The present study investigated the differential effects of heelsticks and tactile-kinesthetic massage on transcutaneous oxygen tension (TcPO2) in preterm infants. The sample was comprised of 37 stabilized preterm neonates from the Neonatal Intensive Care Unit. During the heelstick procedure, TcPO2 significantly declined an average of 14 mmHg. When compared to the tactile-kinesthetic massage, TcPO2 levels during the heelstick (M = 39.8) were significantly lower than during the stimulation (M = 72.8). Mean TcPO2 levels remained clinically safe during the four massage sessions evaluated. The TcPO2 levels during kinesthetic stimulation were somewhat more varied, and movement and pressurization of the TcPO2 electrode were investigated as possible artifactual explanations for this phenomenon. Overall, the findings indicate that social forms of touch such as tactile-kinesthetic massage do not appear to have a medically compromising effect on TcPO2 in the preterm neonate. These findings are evaluated in relation to the "minimal touch" policy, and implications for future handling of the stabilized preterm neonate are discussed.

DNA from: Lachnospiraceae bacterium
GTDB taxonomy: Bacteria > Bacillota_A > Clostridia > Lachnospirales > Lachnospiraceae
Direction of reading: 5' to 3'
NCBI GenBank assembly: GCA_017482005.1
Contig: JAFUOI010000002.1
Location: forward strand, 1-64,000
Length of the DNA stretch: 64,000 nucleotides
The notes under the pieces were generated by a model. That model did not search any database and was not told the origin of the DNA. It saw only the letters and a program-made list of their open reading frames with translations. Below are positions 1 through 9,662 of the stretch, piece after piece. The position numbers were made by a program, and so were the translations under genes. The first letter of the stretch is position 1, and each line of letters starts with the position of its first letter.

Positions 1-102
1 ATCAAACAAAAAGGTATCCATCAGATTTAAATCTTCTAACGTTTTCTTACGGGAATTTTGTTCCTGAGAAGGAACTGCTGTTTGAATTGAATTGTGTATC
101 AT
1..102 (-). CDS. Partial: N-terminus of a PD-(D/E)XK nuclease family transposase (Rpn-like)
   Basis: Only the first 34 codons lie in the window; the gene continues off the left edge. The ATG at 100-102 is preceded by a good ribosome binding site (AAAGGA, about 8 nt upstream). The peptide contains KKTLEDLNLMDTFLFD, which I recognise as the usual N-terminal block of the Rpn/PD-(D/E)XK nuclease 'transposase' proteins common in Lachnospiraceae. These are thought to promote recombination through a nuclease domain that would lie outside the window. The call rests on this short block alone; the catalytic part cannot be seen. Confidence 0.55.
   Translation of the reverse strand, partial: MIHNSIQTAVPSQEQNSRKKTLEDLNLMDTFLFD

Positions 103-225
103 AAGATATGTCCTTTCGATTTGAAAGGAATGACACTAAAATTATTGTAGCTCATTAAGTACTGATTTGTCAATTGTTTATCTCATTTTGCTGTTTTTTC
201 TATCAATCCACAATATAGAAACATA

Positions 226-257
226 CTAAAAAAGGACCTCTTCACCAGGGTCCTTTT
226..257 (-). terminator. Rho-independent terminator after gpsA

ASJC Scopus subject areas
- Developmental and Educational Psychology